Landmines and the explosive remnants of war kill or injure 15,000-20,000 people a year in at least 78 countries, according to the UN Mine Action Centre. While several international agreements exist to regulate or ban landmines, most notably the Mine Ban Treaty in 1999, momentum is gathering to do more to minimise these effects of armed conflict for humanitarian reasons.
• See IRIN's in-depth series on landmines
To this effect, on 8 December 2005 the UN General Assembly agreed to establish an International Day for Mine Awareness and Assistance in Mine Action to be observed every 4 April.
"Landmines and explosive remnants of war continue to inflict a terrible toll. These indiscriminate weapons cause grievous injuries and death, hamper reconstruction in post-conflict zones, damage the environment, and are an obstacle to socioeconomic and development activities long after conflicts have ended," UN Secretary-General Ban Ki-moon said in his message for this year’s mine awareness day.
The Mine Action Centre defines “explosive remnants of war” as unexploded ordnance (UXO) and abandonded ordnance, such as weapons left behind by an armed group. It says UXO comprises “bombs, mortars, grenades, missiles or other devices that fail to detonate on impact but remain volatile and can kill if touched or moved. Some of the main sources of UXO are cluster bombs.”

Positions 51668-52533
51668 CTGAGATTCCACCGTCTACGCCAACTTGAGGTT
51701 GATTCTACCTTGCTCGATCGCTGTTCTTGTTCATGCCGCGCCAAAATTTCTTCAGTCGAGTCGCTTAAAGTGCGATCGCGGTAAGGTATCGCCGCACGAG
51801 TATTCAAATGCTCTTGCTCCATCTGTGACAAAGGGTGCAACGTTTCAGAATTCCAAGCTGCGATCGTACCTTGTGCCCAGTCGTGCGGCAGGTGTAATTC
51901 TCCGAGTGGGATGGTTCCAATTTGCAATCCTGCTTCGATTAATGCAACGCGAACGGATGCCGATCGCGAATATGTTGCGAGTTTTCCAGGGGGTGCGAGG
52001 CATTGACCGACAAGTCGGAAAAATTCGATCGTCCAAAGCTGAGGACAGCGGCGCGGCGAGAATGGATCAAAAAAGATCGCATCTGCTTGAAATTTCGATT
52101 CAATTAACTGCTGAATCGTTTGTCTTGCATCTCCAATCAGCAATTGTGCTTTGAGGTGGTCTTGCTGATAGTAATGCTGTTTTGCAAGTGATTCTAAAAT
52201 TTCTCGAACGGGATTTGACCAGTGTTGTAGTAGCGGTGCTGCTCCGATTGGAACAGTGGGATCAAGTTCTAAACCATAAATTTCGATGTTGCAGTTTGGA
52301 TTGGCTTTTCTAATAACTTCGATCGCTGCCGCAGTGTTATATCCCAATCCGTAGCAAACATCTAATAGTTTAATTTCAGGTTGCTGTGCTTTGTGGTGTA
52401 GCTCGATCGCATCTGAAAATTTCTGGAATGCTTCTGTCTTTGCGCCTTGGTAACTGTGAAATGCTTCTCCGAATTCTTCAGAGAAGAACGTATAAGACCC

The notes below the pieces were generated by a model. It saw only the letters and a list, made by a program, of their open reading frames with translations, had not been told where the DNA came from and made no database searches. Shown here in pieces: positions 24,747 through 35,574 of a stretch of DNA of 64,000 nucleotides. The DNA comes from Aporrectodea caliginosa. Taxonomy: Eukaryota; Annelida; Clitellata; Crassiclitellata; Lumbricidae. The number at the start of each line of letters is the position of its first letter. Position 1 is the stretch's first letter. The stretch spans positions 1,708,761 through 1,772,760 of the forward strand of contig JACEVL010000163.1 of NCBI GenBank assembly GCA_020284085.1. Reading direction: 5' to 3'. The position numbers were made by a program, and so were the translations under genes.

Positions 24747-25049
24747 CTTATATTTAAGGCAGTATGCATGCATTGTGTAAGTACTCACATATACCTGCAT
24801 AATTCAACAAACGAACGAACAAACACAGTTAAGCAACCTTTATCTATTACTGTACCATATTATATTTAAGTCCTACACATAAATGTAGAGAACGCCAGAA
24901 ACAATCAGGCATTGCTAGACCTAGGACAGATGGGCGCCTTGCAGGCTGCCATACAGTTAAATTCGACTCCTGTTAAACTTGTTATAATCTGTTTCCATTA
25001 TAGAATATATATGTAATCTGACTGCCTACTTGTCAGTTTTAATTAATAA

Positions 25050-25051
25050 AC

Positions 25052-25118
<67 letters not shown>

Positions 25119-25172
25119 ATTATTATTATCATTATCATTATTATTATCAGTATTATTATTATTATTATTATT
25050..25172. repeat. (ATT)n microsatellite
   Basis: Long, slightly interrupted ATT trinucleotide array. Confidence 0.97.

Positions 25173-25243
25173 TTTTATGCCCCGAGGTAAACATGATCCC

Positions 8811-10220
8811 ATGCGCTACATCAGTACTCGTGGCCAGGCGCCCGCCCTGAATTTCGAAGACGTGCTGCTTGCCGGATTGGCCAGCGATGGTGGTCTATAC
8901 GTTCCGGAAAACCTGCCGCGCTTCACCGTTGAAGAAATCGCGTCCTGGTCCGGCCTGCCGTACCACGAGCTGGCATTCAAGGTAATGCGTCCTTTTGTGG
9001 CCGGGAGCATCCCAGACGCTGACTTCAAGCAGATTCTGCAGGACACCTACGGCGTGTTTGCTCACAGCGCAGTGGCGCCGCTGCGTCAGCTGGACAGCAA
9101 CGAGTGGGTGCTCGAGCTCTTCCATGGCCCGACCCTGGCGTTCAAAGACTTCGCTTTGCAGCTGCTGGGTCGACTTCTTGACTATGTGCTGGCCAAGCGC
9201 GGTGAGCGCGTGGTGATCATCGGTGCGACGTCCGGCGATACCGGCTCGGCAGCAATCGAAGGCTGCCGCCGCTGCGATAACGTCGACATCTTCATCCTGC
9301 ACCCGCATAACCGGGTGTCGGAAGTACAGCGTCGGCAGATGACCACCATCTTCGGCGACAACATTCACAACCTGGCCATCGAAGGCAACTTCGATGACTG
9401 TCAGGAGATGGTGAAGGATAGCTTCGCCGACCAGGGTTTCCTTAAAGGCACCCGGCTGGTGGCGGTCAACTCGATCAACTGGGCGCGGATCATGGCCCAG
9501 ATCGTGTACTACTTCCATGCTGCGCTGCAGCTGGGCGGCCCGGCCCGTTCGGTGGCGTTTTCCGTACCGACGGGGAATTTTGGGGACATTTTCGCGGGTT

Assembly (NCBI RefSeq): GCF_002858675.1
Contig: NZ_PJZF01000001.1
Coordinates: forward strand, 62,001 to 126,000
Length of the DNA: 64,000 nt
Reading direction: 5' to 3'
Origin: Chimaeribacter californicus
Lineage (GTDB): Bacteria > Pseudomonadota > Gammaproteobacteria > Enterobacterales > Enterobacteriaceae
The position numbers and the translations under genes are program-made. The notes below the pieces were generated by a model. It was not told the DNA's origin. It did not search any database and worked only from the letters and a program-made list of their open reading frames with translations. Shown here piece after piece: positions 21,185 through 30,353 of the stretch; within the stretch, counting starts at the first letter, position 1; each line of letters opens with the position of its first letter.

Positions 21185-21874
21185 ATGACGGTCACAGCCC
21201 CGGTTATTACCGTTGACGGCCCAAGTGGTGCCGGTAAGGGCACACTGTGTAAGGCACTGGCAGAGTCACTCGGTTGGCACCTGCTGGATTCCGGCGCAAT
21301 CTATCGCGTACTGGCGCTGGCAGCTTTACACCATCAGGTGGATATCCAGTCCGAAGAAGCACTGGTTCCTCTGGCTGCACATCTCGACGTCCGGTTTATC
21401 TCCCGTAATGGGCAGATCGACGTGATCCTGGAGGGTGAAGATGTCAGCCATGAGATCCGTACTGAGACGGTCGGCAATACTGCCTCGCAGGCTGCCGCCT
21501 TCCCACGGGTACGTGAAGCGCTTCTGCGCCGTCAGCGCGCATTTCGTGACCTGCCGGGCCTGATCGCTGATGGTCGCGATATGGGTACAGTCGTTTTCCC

IRIN has reported extensively on the impact of landmines and UXO and last month released an in-depth series of articles and multimedia on the issue.
This article was produced by IRIN News while it was part of the United Nations Office for the Coordination of Humanitarian Affairs. Please send queries on copyright or liability to the UN. For more information: https://shop.un.org/rights-permissions